Via Jeralyn this morning, I learned that the United States Attorney for Los Angeles, Thomas P O’Brien, spun his wheels and confused his staff with a contradictory set of memos about medical marijuana busts.
The U.S. attorney in Los Angeles sent a confidential memo to prosecutors last week ordering them to stop filing charges against medical marijuana dispensaries, then abruptly lifted the ban on Friday, according to sources familiar with the developments.
Stop filing charges? Don’t stop filing charges? What kind of confusing switcheroo is that?
In addition to being told to stop filing new cases, prosecutors were instructed to refrain from issuing subpoenas or applying for search warrants in pending cases, said the sources, who requested anonymity because they were not authorized to speak publicly about the matter.
In fact, a few hours after the memo was circulated, [Christine Ewell, head of the U.S. attorney’s criminal division] sent out another e-mail admonishing prosecutors not to discuss the contents of the memo with anyone outside the U.S. attorney’s office, the sources said.
No more subpoenas! Stop those search warrant applications right now! Pending cases must be dropped! And, especially: do not discuss this memo with anyone outside this office!
And then, on Friday, in a stunning about-face, an order came down to re-open the cases that were set aside:
Another e-mail came out Friday instructing prosecutors to resume work on medical marijuana cases. Despite the reversal, news of the temporary ban is likely to spark interest amid the ongoing national debate over medical marijuana. Thirteen states, including California, allow for the cultivation, use and sale of doctor-prescribed medical marijuana under certain conditions, according to the Marijuana Policy Project, an organization that supports the legalization of the drug. Federal law, which trumps those of the states, bans the drug altogether.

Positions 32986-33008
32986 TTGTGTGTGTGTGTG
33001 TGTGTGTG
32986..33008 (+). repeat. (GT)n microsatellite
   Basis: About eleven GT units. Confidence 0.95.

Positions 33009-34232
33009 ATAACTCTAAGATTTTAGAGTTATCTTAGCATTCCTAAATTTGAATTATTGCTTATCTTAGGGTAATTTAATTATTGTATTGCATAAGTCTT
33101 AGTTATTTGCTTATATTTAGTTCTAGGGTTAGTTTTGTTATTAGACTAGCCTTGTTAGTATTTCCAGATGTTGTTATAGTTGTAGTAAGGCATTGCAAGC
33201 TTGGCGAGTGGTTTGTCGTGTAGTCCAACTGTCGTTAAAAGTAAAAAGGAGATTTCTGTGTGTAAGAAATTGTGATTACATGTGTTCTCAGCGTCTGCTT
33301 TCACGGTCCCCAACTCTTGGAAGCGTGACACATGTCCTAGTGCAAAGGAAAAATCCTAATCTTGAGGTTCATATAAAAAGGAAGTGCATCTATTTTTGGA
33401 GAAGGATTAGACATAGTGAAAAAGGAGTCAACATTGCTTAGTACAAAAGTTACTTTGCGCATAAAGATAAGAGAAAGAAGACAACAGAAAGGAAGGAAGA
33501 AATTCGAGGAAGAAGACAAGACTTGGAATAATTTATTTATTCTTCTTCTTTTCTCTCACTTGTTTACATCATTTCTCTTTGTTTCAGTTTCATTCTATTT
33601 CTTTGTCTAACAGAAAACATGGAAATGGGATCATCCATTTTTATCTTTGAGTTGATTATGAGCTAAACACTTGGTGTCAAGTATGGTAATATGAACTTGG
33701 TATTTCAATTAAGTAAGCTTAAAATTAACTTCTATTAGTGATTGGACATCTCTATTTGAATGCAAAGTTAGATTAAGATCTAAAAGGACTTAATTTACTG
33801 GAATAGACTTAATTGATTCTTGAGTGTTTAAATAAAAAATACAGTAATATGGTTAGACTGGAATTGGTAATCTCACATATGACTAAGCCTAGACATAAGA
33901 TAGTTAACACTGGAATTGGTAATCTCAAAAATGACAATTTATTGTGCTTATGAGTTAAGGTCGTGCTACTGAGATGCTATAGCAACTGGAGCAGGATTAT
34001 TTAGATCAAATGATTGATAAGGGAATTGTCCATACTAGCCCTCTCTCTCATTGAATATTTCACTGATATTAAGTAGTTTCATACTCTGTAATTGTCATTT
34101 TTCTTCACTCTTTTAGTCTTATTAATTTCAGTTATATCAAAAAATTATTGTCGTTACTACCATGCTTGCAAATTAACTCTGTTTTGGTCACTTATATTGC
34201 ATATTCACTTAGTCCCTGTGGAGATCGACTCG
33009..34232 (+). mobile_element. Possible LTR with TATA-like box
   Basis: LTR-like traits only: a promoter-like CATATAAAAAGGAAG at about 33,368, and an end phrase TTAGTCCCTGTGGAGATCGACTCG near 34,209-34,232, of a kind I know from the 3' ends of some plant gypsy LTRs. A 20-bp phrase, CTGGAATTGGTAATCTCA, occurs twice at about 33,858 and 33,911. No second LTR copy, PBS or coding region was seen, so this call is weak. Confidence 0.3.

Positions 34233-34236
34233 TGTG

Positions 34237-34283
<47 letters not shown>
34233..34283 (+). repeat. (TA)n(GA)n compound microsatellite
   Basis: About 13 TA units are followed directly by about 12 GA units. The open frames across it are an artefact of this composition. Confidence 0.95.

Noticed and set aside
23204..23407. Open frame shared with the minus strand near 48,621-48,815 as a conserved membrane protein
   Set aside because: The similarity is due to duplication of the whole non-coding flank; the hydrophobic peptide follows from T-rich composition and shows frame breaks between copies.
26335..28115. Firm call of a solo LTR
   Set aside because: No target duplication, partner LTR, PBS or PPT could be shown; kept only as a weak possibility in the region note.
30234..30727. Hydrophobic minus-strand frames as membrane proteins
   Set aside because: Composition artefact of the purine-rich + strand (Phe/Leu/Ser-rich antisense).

As a result, operators of dispensaries in California and elsewhere who maintain they were operating under state law have been raided by the Drug Enforcement Administration and charged under federal drug laws.
Of course, the mixup may come from the top of the Department of Justice, where Eric Holder addressed the issue at the end of last month at a press conference, in a flip and offhand manner that could have confused underlings:
Attorney General Eric Holder said at a press conference Wednesday that the Justice Department will no longer raid medical marijuana clubs that are established legally under state law. His declaration is a fulfillment of a campaign promise by President Barack Obama, and marks a major shift from the previous administration.
After the inauguration, the Drug Enforcement Administration (DEA) continued to carry out such raids, despite Obama’s promise. Holder was asked if those raids represented American policy going forward.
"No," he said. "What the president said during the campaign, you’ll be surprised to know, will be consistent with what we’ll be doing in law enforcement. He was my boss during the campaign. He is formally and technically and by law my boss now. What he said during the campaign is now American policy."
"You’ll be surprised to know??" As it turns out, Mr Holder, we would be surprised to know that United States attorneys are following the policy laid out by Barack Obama during the campaign. Because one of them, in Los Angeles, is not. We would be surprised to know that what Barack Obama said during the campaign is now American policy.
Because, at least within the jurisdiction of the United States Attorney for Los Angeles, it’s not.
I know you’ve got a lot on your plate, Mr Attorney General, but sending clear and unambiguous instructions on policy, without a smirk and clever innuendo, might be a better way to direct your department. Certainly, a clear policy statement from you, or from the President himself, on raids, arrests and prosecutions of patients and their providers, would avoid the kind of embarrassing about-face the US Attorney’s office was subjected to this week in Southern California.
Even if nobody was supposed to talk about it.